I've been poking around RFC2026 (Internet Standards Process) and the
MARID charter, RFC2418 (IETF Working Group Guidelines and Procedures)
and I've been trying to figure out when stuff has get done. I guess
I'm not real sure, so if someone knows the details, could you please
let me know?
The MARID charter says:
Jun 04 Final selection of syntax and document review of
Jul 04 Working group last call
Aug 04 Submit working group document on MTA Authorization
Record in DNS to PS
Aug 04 Enter FIN_WAIT
According to RFC2026, there is a last-call period of a minimum of 2
weeks before an I-D can advance to being a Proposed Standard. Before
the last call, the final draft of the I-D must be published for at
least 2 weeks.
The next IETF meeting (60th - San Diego) is Aug 1-6.
RFC2418 also talks about a working group last call, but gives no time
So, is the IETF meeting relevant to the RFC process of this working
group? Do we need to have stuff done before then? If so, how much
If we need to get through the two 2-week waiting periods outlined in
RFC2026 before the IETF meeting, we would need to be pretty much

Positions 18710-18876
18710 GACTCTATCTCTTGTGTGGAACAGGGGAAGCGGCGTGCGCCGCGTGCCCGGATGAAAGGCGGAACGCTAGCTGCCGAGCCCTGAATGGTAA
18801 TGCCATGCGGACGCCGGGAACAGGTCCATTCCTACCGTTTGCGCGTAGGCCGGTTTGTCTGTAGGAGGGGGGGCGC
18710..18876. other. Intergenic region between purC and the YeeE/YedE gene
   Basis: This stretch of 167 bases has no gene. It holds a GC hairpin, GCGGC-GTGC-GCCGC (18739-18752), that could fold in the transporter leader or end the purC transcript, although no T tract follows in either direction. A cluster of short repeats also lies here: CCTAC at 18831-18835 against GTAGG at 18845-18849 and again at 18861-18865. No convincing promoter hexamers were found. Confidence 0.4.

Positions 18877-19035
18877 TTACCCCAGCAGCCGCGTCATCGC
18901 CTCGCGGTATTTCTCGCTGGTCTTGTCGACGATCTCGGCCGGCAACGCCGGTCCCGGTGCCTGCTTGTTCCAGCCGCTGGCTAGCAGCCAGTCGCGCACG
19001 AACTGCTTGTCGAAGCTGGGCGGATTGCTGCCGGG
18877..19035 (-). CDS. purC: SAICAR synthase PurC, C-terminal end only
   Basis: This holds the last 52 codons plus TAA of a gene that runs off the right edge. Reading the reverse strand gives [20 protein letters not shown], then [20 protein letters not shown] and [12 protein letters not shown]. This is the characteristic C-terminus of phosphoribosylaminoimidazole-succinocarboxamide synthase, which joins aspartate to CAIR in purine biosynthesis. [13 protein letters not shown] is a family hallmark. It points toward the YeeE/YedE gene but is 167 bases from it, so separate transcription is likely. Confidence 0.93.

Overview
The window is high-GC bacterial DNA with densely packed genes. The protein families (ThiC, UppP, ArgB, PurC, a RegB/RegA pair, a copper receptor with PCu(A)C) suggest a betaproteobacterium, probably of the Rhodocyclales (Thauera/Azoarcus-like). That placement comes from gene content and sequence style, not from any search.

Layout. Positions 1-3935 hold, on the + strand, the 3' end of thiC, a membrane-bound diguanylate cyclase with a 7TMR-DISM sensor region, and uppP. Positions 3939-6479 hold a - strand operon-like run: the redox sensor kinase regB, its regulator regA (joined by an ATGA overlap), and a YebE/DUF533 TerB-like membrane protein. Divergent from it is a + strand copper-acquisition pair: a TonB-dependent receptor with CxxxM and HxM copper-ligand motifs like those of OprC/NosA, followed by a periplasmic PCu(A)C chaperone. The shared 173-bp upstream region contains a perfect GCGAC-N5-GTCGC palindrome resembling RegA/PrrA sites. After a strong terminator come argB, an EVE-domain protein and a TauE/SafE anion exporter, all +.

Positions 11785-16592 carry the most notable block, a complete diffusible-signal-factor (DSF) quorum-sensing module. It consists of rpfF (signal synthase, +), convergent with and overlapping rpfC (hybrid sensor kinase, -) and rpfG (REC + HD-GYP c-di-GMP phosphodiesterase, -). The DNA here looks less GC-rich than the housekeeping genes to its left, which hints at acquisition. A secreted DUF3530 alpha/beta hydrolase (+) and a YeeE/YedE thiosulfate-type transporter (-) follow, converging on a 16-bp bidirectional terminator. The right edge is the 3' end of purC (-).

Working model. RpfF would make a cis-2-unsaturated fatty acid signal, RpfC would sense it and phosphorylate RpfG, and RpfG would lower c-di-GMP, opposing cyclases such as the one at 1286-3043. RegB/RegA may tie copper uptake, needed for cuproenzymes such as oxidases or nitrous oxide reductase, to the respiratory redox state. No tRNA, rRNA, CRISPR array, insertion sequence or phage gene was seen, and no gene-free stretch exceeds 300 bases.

wrapped up by the end of this month. If the IETF meeting has nothing
to do with our progress, then it looks like we have until the end of
August to get things done.
I'm sure that many people have read RFC2026 at least once, but I
figured I'd snip out this section on what it takes to qualify for
an RFC starting on the standard-track.
4.1.1 Proposed Standard
The entry-level maturity for the standards track is "Proposed
A Proposed Standard specification is generally stable, has resolved
known design choices, is believed to be well-understood, has received
significant community review, and appears to enjoy enough community
interest to be considered valuable. However, further experience
might result in a change or even retraction of the specification
before it advances.
Usually, neither implementation nor operational experience is
required for the designation of a specification as a Proposed
Standard. However, such experience is highly desirable, and will
usually represent a strong argument in favor of a Proposed Standard
The IESG may require implementation and/or operational experience
prior to granting Proposed Standard status to a specification that
materially affects the core Internet protocols or that specifies
behavior that may have significant operational impact on the
I think that MARID may well be considered to have a "significant
operational impact on the Internet", and thus the IESG may require
"implementation and/or operational experience". At a minimum, our RFCs
will need to be "well-understood". While we may not need a full-blown
implementation, I personally wouldn't consider an algorithm to be
"well-understood" if there at least some dry runs on real data from